MISSISSIPPI STATE -- Soybean growers with Internet access have a valuable resource to help them as they choose what varieties to plant in their fields.
Dr. Alan Blaine, Mississippi State University extension agronomist, said 1997 soybean variety trial information is now posted on the Internet. Information is available on yield, maturity dates, disease reactions, lodging scores and long-term yield averages.
Results of the Mississippi Agricultural and Forestry Experiment Station soybean variety trials for 1994-1996 are available at http://www.ext.msstate.edu/soyvar.
MISSISSIPPI STATE -- Get-rich-quick fantasies can be appealing, but use common sense when an opportunity comes along that sounds too good to be true.
Becoming a distributer for a multilevel marketing company may appear to be a good way to make extra income. But before investing, make sure you know the difference between a legitimate opportunity and a pyramid scheme.
CLEVELAND -- What is scientifically true about pesticide health risks and what is commonly believed are often at odds, a national expert on toxin exposure said recently.
Dr. Ronald E. Gots, managing principal of the International Center of Toxicology and Medicine in Rockville, Md., has been involved in toxic exposure cases since 1975. He spoke on this topic at the 1997 Delta Production Conference and Ag Expo.
"Pesticides stir passions, and often passion and reality differ," Gots said. "Pesticides can be dangerous, but they also can be used safely."
MISSISSIPPI STATE -- Prospective grooms no longer have to climb ladders to their sweethearts' windows late at night and race with them across state lines to elope.
Instead, these nontraditional weddings often are announced and held with the full blessing of everyone involved. Many times they are planned far in advance with arrangements made as carefully as in a typical wedding.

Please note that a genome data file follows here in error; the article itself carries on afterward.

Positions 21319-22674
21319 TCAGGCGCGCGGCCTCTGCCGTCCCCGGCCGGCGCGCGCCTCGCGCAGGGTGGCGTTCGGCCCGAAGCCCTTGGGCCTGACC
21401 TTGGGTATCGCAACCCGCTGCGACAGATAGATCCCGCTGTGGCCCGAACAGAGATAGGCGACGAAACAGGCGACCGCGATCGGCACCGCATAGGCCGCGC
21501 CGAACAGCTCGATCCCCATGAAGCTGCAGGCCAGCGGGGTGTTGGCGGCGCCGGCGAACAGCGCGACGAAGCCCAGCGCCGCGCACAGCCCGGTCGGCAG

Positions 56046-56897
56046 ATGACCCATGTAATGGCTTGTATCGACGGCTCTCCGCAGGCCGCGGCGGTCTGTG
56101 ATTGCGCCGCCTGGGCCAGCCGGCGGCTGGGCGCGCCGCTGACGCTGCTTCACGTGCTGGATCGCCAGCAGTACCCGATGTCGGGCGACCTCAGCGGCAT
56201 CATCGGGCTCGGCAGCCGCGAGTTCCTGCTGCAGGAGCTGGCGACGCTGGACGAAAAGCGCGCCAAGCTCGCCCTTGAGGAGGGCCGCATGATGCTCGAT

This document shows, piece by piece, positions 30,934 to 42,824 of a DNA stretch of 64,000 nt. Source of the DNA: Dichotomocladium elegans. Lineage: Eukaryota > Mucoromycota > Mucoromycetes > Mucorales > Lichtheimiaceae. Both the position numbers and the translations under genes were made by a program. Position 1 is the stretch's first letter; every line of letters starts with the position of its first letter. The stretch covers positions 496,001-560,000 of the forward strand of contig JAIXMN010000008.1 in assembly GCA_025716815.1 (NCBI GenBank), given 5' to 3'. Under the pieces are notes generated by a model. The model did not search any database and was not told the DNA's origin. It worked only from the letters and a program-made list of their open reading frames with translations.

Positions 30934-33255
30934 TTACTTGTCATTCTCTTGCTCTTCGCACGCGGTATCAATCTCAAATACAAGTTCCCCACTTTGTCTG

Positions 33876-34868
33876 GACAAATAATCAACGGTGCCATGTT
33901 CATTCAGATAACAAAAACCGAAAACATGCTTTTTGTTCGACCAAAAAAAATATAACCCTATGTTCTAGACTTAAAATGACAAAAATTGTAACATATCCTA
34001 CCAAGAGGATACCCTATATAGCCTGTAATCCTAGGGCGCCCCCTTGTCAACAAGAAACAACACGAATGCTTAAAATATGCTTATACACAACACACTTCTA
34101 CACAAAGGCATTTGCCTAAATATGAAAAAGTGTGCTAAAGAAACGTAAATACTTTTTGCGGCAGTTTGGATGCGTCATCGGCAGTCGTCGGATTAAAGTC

Eloping has gained popularity in American culture as a hassle- free, less-expensive way to tie the knot. Many couples --and their families -- are seeing elopement as an attractive alternative.
MISSISSIPPI STATE -- Marrying "back home" is not possible for many engaged couples, while others look at their options and leave town for the wedding.
In 1996, 65,000 couples married away from home, according to Modern Bride magazine findings. Some chose to marry in exotic locations, while others married in the town they were currently living, but not their hometown.
MISSISSIPPI STATE -- Many newlyweds find themselves gaining weight after the wedding when efforts to please their new spouse overrule their better judgment at the table.
"Trying to please each other, either by cooking a lot or by eating all that is set before them, often results in weight gain," said Dr. Melissa Mixon, extension human nutrition specialist at Mississippi State University. "It is important that couples be aware that can happen."
MISSISSIPPI STATE -- Sweaty palms and cold feet sometimes indicate a reassuring hug is needed, but for other couples, it means it's time to kiss the fiance' goodbye.
Dr. Louise Davis, Mississippi State University extension child and family development specialist, said few couples survive the entire wedding process without at least one member getting a case of the nerves. While not unusual, couples must determine if this is simply jitters or a hint that something is wrong.